Opponents of public service cards here have urged examination of the experience in Britain which had a costly, at times comical, and ultimately doomed dalliance with a similar plan.
The UK toyed with the idea of a national identity card in the 1990s but began in earnest to explore plans following 9/11. Initially termed an “entitlement card” that would be required to access state services — much like the public services card — it soon evolved into a full-scale identity card complete with a fingerprint and photograph database, a national identity register, and fines for failure to register and/or failure to update information kept on the register.
The Identity Cards Act of 2006 set out the provisions of the plan but it quickly ran into practical difficulties such as the massive scale of the IT infrastructure needed. Pilot projects were begun with select groups of society — such as foreign workers, airport workers and first time passport applicants —but public opinion was building against it.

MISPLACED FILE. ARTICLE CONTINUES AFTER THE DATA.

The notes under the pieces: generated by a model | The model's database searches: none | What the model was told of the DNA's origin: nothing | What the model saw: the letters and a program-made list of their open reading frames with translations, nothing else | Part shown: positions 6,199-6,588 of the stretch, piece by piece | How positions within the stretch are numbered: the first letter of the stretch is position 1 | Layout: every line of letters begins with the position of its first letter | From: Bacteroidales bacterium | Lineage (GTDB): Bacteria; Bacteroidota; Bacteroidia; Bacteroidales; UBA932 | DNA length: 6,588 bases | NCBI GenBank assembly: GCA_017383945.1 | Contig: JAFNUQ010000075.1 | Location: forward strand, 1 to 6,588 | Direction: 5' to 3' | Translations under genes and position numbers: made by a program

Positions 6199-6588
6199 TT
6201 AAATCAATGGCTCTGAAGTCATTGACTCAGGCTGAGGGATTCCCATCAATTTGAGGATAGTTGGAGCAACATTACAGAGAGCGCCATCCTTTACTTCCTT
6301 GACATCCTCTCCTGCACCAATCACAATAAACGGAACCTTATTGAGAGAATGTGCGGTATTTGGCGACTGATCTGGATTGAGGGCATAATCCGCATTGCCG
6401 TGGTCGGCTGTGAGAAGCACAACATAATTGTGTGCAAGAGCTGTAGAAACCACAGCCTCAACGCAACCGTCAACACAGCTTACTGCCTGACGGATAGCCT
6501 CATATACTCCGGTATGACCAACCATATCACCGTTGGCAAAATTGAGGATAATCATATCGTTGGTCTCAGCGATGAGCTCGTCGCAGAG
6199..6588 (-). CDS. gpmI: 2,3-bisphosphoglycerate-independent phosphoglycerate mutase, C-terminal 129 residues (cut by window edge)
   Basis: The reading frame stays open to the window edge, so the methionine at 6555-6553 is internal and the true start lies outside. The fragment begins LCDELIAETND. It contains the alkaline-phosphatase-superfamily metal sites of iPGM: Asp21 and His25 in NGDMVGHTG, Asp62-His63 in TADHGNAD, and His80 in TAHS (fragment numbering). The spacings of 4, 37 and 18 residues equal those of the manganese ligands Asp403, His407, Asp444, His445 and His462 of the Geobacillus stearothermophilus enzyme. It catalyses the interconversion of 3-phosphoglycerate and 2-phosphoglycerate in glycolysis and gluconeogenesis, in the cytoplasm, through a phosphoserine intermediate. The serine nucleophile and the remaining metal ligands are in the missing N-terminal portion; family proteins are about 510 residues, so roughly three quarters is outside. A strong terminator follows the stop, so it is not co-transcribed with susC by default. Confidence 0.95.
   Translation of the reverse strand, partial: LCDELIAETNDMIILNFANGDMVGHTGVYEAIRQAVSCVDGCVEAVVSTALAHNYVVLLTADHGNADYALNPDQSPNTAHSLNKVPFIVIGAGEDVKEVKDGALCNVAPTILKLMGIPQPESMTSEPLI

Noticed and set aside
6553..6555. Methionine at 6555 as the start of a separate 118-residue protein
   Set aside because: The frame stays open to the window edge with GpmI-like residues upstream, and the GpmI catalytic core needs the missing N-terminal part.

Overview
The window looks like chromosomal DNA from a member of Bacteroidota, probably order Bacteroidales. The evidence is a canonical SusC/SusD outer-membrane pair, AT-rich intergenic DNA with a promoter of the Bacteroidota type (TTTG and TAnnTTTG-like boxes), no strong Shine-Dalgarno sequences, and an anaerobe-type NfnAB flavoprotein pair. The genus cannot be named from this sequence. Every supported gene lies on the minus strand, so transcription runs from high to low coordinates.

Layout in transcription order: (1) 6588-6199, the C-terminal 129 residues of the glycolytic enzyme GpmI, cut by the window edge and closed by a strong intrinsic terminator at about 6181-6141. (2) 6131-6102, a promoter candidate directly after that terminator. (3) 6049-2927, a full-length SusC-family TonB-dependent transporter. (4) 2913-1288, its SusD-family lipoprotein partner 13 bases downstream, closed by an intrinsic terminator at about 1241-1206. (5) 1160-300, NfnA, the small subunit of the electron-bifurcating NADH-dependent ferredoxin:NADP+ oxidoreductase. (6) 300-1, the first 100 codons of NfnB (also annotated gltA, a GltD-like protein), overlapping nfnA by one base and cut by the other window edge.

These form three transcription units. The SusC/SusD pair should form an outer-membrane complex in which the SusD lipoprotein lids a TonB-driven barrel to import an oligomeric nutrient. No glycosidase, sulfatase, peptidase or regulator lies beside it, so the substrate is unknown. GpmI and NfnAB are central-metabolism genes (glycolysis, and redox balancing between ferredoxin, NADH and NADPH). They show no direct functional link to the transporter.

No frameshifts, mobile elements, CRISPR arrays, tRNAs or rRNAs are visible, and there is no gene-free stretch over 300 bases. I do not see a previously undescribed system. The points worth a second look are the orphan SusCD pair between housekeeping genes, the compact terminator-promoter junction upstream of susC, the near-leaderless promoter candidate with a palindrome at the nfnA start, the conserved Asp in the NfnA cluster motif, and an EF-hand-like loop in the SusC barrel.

Things took a farcical turn when the identity minister given the task of selling the card turned up at a promotional event and had to admit she had left hers at home.
It was stated that the card would not become compulsory until the majority of UK residents had been issued with one but the project never got that far.
A change of government led to a U-turn in 2011 with the cancellation of cards already issued and the destruction of the national identity register.
Ironically, Scotland, where parliament voted to reject the cards in 2008, has since introduced a national entitlements card, raising some of the same privacy and security concerns as the identity card although its uses are more restricted.
Throughout the saga, numerous public consultations and opinion polls were carried out but it did not stop €300m being lost on the scheme before its abolition. Calls for a card have been revived in recent times because of terrorist attacks.
© Irish Examiner Ltd. All rights reserved